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USA Waste Services Required to Divest Waste Operations in 21 Geographic Areas

WASHINGTON, D.C. — The Department of Justice and thirteen state attorneys general reached a settlement today allowing USA Waste Services Inc. to go forward with its proposed $13.5 billion acquisition of Waste Management Inc., after USA Waste agreed to sell waste collection and disposal operations in thirteen states, covering twenty-one metropolitan areas. USA Waste and Waste Management are two of the nation's largest waste collection and disposal companies.

"Without this settlement, businesses, government entities, and residents in many local markets would have paid higher prices for waste collection and disposal," stated Joel I. Klein, Assistant Attorney General in charge of the Department's Antitrust Division. "The divestiture ensures consumers will continue to have the benefits of competition."

The Department's Antitrust Division and the state attorneys general filed suit today in U.S. District Court for the Northern District of Ohio to block USA Waste's original proposal to acquire Waste Management. At the same time, a proposed settlement was filed that, if approved by the court, would settle the case.

The states joined in the lawsuit are: Ohio, Arizona, California, Colorado, Florida, Kentucky, Maryland, Michigan, New York, Pennsylvania, Texas, Washington, and Wisconsin.

According to the complaint, the proposed merger would substantially lessen competition for waste collection and disposal services in twenty-one markets. In most of the markets, the combination of USA Waste and Waste Management would leave only two or three major competitors. As a result, those competitors would be able to coordinate their pricing and more easily raise prices to their customers.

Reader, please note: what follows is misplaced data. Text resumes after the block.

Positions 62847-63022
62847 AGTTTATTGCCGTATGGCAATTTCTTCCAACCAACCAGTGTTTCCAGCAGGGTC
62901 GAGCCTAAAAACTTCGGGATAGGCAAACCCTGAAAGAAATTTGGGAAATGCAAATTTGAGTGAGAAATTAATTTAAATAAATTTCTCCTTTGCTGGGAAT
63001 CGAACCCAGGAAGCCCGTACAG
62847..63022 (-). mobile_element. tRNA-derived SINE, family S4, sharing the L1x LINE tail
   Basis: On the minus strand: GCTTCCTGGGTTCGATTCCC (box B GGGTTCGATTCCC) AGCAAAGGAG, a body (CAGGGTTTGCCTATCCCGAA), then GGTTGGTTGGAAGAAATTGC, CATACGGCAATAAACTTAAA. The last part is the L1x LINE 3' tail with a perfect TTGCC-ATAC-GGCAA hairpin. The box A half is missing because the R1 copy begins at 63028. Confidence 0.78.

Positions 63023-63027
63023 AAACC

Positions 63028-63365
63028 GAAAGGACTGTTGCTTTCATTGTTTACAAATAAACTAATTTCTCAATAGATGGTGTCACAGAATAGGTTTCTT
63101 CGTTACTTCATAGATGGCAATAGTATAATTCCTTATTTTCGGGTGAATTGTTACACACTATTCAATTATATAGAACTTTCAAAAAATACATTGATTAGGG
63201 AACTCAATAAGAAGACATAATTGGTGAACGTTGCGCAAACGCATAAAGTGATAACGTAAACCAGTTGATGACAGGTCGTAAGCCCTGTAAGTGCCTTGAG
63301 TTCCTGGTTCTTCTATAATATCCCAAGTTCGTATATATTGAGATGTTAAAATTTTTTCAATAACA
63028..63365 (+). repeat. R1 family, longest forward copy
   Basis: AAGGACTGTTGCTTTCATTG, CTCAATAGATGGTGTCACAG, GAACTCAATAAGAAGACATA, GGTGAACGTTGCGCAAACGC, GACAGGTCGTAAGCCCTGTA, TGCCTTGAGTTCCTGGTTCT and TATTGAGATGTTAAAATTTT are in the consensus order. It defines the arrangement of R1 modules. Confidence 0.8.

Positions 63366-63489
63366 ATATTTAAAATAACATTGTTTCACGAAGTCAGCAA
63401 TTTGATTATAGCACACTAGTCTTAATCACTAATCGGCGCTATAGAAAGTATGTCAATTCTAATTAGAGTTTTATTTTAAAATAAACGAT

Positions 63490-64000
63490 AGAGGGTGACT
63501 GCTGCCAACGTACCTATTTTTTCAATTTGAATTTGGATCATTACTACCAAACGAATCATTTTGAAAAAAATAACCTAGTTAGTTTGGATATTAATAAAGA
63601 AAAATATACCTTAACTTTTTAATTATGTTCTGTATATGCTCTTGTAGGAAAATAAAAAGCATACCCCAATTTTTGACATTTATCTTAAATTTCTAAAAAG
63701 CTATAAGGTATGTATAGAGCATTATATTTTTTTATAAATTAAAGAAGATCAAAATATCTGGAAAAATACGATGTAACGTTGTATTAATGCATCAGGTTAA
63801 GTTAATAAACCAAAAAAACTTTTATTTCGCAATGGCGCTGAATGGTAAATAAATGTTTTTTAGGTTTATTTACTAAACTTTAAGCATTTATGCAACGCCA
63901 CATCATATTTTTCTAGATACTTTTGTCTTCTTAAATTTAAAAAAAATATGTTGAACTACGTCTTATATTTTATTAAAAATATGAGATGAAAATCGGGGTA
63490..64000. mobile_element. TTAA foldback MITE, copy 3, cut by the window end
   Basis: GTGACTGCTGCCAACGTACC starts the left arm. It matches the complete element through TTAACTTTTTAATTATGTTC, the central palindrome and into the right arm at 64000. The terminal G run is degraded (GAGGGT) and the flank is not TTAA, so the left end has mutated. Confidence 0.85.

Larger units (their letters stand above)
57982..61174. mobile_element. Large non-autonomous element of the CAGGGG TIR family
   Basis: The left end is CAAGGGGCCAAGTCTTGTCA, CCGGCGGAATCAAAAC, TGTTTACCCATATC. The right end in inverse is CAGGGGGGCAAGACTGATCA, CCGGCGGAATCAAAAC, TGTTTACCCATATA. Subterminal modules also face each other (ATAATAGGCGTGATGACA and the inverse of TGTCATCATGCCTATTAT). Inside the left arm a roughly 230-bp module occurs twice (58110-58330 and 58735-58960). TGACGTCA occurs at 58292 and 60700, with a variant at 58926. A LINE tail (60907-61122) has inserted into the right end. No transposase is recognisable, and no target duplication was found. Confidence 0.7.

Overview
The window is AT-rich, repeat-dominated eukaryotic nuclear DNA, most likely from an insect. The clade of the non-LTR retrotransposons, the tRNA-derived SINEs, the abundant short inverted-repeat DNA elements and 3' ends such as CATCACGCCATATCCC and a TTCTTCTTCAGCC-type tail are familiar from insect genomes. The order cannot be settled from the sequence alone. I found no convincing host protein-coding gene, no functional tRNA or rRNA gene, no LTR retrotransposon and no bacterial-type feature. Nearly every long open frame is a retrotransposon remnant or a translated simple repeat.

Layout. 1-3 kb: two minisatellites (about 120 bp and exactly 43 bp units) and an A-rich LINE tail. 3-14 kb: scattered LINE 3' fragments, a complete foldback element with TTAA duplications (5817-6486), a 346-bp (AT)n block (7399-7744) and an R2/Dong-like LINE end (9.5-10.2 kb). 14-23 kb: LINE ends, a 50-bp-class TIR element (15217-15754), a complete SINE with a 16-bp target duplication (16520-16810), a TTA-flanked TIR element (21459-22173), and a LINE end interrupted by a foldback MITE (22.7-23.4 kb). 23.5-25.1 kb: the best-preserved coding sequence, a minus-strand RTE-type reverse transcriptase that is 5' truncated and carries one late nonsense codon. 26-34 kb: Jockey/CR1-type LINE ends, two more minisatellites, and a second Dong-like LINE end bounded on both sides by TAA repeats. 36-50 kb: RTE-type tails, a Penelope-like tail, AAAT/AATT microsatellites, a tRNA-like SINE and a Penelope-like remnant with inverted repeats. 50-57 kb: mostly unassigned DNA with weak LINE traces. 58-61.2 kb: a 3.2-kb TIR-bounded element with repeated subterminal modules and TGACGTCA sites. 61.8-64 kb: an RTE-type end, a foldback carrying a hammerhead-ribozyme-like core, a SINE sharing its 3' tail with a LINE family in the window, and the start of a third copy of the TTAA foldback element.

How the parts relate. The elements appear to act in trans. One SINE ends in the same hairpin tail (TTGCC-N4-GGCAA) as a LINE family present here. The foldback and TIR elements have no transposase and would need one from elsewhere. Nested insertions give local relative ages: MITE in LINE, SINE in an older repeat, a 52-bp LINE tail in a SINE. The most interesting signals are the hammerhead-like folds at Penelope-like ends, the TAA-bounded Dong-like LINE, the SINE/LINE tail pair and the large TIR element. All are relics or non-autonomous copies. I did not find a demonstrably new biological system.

"As originally proposed, the merger would have given USA Waste the ability to control solid waste disposal and commercial waste collection markets in many of the largest metropolitan areas of the country, including several in Ohio," said Ohio Attorney General Betty Montgomery, speaking on behalf of the states. "Reducing competition in any industry almost always reduces the quality of service and leads to higher consumer prices."

Waste collection firms, like USA Waste and Waste Management, contract to collect municipal solid waste (i.e., garbage and trash) from residential and commercial customers. They transport the waste to disposal facilities such as transfer stations, incinerators and landfills, which process and legally dispose of waste for a fee. USA Waste and Waste Management compete both in waste collection and waste disposal facilities.

The divestiture includes waste collection and/or disposal operations in the following areas: Tucson, AZ; Los Angeles, CA; Denver, CO; Gainesville and Miami, FL; Louisville, KY; Baltimore, MD; Detroit, Flint and Northeast, MI; New York, NY; Akron, Canton, Cleveland and Columbus, OH; Portland, OR; Allentown, Philadelphia and Pittsburgh, PA; Houston, TX; and Milwaukee, WI.

USA Waste Services Inc., based in Houston, is the third largest hauling and disposal company in the United States, with sales of $2.6 billion in 1997.

Waste Management Inc., is headquartered in Oak Brook, Illinois. In 1997, it had sales of $9.2 billion.

As required by the Tunney Act, the proposed consent decree resolving the USA Waste/Waste Management lawsuit will be published in the Federal Register, along with the Department's competitive impact statement. Any person may submit written comments concerning the proposed settlement during a 60-day comment period to J. Robert Kramer II, Chief, Litigation II Section, Antitrust Division, U.S. Department of Justice, 1401 H Street, NW, Suite 3000, Washington, D.C. 20008 (202/307-0924).

At the conclusion of the 60-day comment period, the U.S. District Court for the Northern District of Ohio may enter the consent decree upon finding that it serves the public interest.